Research shines light on barriers men face as victims of domestic violence

A Teesside University academic is using her research to shine the spotlight on the sensitive subject of male victims of domestic violence.

Dr Jessica McCarrick, a Senior Lecturer in Counselling Psychology, thinks more should be done to support male victims as many don’t report the violence they suffer for fear of themselves being the subject of false accusations.

Dr McCarrick’s research focusses on in-depth interviews with male victims of domestic violence and explores why men are more than twice as likely as women not to report the abuse they suffer. It found that when men do report the abuse, their negative experiences are perpetuated within the criminal justice system by being treated like the guilty party or feeling dismissed by the police.

As part of her research, Dr McCarrick has been invited to deliver a talk to social workers at Middlesbrough Council to help them understand more about the issues men face.  She was also asked to present her work at the British Psychology Society Conference in Brighton.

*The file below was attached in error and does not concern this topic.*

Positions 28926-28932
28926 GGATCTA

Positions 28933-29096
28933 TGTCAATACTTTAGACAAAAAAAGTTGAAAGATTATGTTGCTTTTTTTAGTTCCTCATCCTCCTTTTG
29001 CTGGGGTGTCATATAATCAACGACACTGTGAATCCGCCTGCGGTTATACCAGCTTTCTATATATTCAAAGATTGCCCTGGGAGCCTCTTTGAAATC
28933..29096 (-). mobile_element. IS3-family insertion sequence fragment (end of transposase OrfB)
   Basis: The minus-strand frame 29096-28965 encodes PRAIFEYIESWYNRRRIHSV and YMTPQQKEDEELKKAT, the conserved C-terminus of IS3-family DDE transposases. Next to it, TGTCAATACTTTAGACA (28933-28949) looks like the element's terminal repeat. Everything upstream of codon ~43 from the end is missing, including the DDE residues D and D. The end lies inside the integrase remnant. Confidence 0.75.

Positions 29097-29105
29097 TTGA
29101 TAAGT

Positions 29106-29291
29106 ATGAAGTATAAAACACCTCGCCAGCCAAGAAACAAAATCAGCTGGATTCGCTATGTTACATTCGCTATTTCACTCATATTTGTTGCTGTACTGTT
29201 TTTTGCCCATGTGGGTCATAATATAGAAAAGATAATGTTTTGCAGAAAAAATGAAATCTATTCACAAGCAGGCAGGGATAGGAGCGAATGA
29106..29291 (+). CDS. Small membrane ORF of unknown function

She said: “The barriers that male victims of domestic violence face is an important and sensitive subject. I’m pleased to be able to talk about my research at these events and help to address some of the issues.

“Men find it incredibly difficult to talk about their experiences of domestic violence because of the shame and emasculation they feel is associated with it. To find the courage to speak out, only to be accused of violence themselves, is incredibly disheartening and ultimately prevents countless men from reporting intimate partner violence.

“Promoting awareness of the plight of male survivors may encourage men to report abuse and feel assured that they will be taken seriously.”